Balancing act: Choosing extracurricular activities for kids – Part 2

I have started discussing the subject of choosing extracurricular activities (further – ECA) for kids in one of my previous posts (see here). In that post I talked about the practical aspects of making a choice, like time, costs, balance with household chores and homework. Today I intend to start talking about a substantial aspect of this choice. In other words, how to choose which ECA kids should actually follow. The simple answer would probably be – find out the talents and preferences of your kid and find the respective ECA. Ha! Easier said than done. Moreover, I cannot help but wonder if talent is something that you are born with or something that you can train with the right focused effort.

If we look at the biographies of some of the famous athletes, we see an interesting pattern: the father of the famous Williams sisters chose that his daughters were going to play tennis. All family efforts, all money, everything was put on making them famous tennis players. Same story for Tiger Woods. His father was a well-performing amateur golfer who introduced his son Tiger to golf before the age of two and ever since pushed him forward. There are two things here. First, the question is whether these stories are the stories of a talent perfectly spotted by parents, or these stories show that with the right effort you can achieve excellence at anything irrespective of natural inclination. Another question is – even if for example Tiger Woods had a talent, would this talent truly manifest itself if he would have been born into a different family?

In his book “Outliers” Malcolm Gladwell popularizes the 10,000-Hour-Rule coined by Anders Ericsson. The essence of this rule is that if you invest 10,000 hours in training whichever skill you want to train you will get to professional perfection which roughly equals talent and success. The examples he uses range from The Beatles to Bill Gates. Without neglecting the skills, Gladwell nonetheless emphasizes the effort above all and introduces a range of other criteria for success which are much more circumstantial, like the date and place of birth, the family and so on.

All that to a certain extent makes perfect sense. But what about talent then? What does all this mean to finding the right ECA for your kids? Does it mean that you can pick anything and just invest the proverbial 10,000 hours (roughly 5 years full-time) and you will become the next Tiger Woods? The answer is like with a lot of things: it depends.

Talking about sports, I never wanted my kids to go into professional sports mainly because of all the health implications that brings. Doing sports as a recreational activity doesn’t require that much time, gives flexibility of choice and overall rather contributes to health than deteriorates it. How to choose a sport for me is a matter of kid’s own choice based on trying. Luckily there are different “try-outs” available for kids to see if that is something they would want to do or not. And if it doesn’t go or the preference changes – so be it. Let him or her choose again.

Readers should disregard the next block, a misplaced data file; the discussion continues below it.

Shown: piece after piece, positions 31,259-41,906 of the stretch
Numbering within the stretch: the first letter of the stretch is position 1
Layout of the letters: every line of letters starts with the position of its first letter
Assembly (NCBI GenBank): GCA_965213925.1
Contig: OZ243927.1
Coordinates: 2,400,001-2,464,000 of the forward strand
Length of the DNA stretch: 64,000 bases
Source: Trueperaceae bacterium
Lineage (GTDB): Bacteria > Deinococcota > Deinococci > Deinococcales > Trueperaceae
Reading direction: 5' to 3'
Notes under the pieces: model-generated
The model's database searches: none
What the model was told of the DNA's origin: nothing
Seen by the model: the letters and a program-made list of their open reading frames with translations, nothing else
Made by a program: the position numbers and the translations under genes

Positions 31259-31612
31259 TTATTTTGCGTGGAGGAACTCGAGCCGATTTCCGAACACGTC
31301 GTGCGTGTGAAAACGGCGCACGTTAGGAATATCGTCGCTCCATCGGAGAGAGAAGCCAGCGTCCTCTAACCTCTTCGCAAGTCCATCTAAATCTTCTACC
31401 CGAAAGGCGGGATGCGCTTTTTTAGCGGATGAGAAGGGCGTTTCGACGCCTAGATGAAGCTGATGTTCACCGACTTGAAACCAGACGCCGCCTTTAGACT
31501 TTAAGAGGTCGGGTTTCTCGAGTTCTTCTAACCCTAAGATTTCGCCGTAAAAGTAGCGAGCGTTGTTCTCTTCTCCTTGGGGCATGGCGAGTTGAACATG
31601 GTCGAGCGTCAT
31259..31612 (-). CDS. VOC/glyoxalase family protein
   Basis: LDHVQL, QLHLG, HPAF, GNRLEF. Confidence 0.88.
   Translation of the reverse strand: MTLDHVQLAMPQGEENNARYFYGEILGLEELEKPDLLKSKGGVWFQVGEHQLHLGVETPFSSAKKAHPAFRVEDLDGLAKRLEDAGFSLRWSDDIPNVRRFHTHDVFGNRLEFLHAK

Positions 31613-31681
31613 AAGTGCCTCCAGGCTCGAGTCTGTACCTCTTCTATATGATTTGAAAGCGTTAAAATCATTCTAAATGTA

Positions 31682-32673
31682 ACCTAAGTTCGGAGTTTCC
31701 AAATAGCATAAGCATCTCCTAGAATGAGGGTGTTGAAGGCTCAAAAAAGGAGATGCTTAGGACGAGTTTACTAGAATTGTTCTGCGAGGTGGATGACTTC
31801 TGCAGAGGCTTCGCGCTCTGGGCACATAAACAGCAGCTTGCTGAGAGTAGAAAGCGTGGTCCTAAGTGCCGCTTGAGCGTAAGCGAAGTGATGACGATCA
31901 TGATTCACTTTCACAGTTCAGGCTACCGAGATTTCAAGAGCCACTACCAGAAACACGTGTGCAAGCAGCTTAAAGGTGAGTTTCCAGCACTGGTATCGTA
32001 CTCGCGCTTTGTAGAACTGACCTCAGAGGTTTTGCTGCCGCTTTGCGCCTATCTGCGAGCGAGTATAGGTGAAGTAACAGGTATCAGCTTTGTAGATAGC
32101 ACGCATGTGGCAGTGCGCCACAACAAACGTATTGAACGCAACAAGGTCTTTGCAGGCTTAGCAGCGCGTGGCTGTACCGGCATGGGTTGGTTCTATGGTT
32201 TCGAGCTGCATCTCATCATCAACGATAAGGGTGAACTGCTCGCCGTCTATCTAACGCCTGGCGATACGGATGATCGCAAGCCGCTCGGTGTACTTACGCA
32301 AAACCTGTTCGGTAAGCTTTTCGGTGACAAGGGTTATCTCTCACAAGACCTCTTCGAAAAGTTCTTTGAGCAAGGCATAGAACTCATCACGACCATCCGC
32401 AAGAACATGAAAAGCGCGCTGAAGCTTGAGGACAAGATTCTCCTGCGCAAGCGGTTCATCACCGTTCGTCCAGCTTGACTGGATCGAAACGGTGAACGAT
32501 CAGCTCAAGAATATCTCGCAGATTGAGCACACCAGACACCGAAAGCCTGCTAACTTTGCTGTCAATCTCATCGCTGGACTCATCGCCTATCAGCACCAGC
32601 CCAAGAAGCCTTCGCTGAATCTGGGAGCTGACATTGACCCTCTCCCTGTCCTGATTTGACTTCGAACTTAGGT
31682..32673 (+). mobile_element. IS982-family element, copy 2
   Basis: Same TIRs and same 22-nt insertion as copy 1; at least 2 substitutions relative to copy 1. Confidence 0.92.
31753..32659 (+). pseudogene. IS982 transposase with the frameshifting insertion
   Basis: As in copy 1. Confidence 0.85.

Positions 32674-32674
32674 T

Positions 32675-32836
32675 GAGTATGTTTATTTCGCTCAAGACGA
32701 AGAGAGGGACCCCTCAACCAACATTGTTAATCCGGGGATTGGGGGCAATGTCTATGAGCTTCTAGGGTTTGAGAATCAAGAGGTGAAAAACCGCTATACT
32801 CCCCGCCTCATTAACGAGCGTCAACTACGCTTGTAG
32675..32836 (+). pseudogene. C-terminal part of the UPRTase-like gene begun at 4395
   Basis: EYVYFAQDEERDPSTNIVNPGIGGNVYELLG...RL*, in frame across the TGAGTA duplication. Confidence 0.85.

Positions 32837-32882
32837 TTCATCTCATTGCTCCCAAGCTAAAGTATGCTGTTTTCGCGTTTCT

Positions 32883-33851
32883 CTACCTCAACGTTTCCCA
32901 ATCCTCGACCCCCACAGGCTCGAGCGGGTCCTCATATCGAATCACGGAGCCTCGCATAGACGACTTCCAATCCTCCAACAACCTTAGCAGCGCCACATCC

One of these days I watched a TED talk by Josh Kaufman (link is in one of the latest posts on my Facebook page) entitled “The first 20 hours – how to learn anything”. The talk denies the 10,000-hour-rule as a ground rule for learning any skill and proposes an alternative of just… 20 hours. Kaufman claims that to get on top of the learning curve you need just 20 hours and all the rest is already perfecting the skill to the level of becoming a professional. Thus, it all starts with defining your goals. If your goal is to have another creative hobby you need 20 hours to head-start and then you can just perfect it as you go.

So coming back to the question of choosing ECA for kids I would focus on trying different activities and then just following the choice of the kid. I don’t see pushing and forcing as a method which I am comfortable with. This, mainly because I believe that if later on our kids decide to learn Chinese or aikido or tango they will still be able to do so with the right effort. Besides, I believe that they need to make their own choices for their lives from very early on.

By no means have I completely covered this subject by the two posts that I have written. The choice of ECA is an important decision in kids’ lives thus it warrants more reflection. What I would like to reflect upon in one of my future posts is how can we teach our kids to make their own choice, not just go with the flow, as well as whether it is actually that bad – to sometimes follow others if you haven’t yet decided for yourself. Stay tuned!

 

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3 thoughts on “Balancing act: Choosing extracurricular activities for kids – Part 2”

  1. Interesting and relevant debate, for sure. What age is too early for introduction? I’m not sure that there is really a good answer given natural variation and exposures among children. I appreciate your thoughts here and personally dread the making of these kinds of decisions (even if it means the crazy toddler years are over).

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